Intercultural Psychotherapy: An Historical Perspective

  • Ronald WintrobEmail author
  • John M. de Figueiredo


Throughout human history, people have experienced unanticipated losses and life crises. These have included natural disasters, accidents, illness, interpersonal strife, armed conflict, and wars. Efforts to cope with these personal losses and life crises have involved attributing their cause either to supernatural or other malign influences beyond their control, or to personal failings. Healing rituals evolved to appease the spirit world, diminish psychological distress related to personal responsibility for losses, provide hope for recovery, and restore community solidarity. In this chapter, we review the history of psychological and acculturative stress related to migration, whether voluntary or involuntary, and the changes in national policy toward immigrants and refugees over the past century. We also review the common features of healing rituals, including psychotherapy, and the factors that enhance personal resilience and functional improvement through psychotherapy. We describe the social, psychological, and national policy effects of the vastly increased flow of voluntary and involuntary migration over the past century, as well as the need to provide culturally competent and sensitive forms of psychotherapy for the increasingly multicultural populations which mental health staffs currently encounter in clinical settings.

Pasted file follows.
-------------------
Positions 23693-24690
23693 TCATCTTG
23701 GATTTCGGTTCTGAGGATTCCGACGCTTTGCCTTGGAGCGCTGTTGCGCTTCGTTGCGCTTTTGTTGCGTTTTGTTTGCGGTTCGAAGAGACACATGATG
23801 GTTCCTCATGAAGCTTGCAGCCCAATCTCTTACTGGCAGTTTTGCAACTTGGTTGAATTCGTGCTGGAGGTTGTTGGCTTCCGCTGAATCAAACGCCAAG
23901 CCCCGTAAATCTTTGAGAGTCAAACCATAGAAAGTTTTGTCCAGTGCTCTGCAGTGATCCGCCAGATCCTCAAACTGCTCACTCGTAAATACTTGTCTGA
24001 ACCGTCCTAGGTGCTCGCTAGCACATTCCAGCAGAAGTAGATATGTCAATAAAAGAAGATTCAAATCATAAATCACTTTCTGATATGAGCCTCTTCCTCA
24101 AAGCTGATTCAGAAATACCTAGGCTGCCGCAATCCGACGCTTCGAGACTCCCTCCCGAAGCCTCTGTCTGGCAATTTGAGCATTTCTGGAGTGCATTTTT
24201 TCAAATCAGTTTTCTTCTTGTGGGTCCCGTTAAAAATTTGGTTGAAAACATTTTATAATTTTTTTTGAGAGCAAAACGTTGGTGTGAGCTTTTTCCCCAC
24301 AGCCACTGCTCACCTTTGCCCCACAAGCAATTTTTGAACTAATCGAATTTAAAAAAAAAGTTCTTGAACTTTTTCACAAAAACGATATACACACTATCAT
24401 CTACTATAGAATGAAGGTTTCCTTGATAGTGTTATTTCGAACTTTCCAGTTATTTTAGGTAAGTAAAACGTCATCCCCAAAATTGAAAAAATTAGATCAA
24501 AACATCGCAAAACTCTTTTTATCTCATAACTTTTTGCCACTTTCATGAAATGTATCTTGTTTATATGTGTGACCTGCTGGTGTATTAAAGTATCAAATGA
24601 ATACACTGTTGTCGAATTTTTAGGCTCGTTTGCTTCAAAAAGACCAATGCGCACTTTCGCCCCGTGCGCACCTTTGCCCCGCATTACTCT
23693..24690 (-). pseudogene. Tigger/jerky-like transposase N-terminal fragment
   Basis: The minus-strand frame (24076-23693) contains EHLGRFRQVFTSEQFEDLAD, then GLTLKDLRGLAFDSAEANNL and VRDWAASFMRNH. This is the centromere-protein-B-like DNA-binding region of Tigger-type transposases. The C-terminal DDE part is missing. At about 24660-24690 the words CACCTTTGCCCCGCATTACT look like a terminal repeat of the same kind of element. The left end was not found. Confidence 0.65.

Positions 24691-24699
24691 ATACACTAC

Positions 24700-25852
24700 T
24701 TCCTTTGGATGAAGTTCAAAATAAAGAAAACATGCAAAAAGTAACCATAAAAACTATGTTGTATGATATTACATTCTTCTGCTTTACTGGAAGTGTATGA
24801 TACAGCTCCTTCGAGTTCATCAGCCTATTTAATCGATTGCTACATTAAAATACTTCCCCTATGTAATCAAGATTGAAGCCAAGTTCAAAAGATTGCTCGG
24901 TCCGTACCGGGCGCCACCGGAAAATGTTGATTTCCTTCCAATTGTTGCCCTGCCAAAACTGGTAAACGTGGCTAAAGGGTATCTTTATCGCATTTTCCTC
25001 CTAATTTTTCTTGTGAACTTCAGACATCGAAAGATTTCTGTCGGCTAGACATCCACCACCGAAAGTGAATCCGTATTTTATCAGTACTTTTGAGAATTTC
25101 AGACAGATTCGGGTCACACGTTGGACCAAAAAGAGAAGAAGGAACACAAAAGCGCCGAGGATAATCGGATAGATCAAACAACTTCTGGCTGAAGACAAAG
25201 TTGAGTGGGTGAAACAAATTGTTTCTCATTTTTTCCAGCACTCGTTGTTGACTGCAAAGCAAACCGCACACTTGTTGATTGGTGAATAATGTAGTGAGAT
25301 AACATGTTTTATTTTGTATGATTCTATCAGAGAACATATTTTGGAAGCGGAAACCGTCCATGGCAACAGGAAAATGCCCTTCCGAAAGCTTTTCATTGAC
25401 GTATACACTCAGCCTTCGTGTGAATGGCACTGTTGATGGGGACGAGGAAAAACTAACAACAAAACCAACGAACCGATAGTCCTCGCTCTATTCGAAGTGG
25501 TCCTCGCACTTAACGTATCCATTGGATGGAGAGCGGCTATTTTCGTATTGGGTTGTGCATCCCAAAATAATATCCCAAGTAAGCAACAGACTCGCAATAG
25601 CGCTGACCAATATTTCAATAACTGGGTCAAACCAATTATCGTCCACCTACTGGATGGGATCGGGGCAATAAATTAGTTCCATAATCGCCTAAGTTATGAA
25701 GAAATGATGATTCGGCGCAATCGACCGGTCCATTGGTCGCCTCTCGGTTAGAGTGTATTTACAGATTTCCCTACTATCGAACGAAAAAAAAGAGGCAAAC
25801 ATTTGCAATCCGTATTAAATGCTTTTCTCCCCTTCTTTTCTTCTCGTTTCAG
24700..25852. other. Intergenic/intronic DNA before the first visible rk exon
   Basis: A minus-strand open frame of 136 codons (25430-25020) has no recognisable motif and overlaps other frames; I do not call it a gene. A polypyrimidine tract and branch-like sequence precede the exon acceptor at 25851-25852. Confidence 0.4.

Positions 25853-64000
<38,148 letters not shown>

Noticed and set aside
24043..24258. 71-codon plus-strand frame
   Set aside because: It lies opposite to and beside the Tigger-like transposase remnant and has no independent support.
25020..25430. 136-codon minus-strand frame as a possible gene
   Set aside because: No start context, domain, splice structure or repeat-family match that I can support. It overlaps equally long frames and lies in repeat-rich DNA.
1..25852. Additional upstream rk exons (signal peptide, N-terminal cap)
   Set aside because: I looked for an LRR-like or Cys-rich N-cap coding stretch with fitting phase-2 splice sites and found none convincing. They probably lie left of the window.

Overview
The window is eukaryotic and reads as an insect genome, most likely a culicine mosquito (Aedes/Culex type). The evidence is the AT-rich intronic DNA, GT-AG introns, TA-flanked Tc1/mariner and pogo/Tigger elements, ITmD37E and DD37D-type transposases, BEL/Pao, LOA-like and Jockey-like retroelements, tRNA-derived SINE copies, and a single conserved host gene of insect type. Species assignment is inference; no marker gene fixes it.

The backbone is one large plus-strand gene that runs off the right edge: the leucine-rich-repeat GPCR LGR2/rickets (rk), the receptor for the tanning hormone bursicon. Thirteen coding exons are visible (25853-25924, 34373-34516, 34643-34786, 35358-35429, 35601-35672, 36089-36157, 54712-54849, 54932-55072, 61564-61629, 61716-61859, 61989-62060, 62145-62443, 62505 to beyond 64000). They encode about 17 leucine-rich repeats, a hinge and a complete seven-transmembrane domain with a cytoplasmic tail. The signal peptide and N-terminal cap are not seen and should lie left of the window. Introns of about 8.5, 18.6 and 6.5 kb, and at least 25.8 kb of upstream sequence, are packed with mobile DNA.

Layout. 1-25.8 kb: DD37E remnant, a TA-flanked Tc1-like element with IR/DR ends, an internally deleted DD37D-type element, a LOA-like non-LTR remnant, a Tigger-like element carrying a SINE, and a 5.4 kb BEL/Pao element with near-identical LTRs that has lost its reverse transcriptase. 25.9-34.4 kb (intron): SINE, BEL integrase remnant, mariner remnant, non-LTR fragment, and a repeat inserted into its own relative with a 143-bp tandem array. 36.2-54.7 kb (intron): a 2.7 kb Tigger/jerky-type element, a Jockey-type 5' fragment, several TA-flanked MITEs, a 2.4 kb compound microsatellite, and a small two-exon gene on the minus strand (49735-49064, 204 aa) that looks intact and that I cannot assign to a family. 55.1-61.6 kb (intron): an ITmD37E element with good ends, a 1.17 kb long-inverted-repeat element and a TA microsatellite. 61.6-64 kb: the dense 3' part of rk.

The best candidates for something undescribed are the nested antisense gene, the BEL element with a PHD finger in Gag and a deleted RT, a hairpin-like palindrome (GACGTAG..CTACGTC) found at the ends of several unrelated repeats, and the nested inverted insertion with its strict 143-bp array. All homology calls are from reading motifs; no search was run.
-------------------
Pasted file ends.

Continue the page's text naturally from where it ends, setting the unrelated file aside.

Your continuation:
Unexpected loss Demoralization, subjective incompetence Healing rituals, enhanced resilience Immigration policy, acculturative stress Cultural diversity 


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Copyright information

© Springer Nature Switzerland AG 2020

Authors and Affiliations

  1. 1.Department of Psychiatry and Human BehaviorBrown UniversityProvidenceUSA
  2. 2.Department of PsychiatryYale University School of MedicineNew HavenUSA

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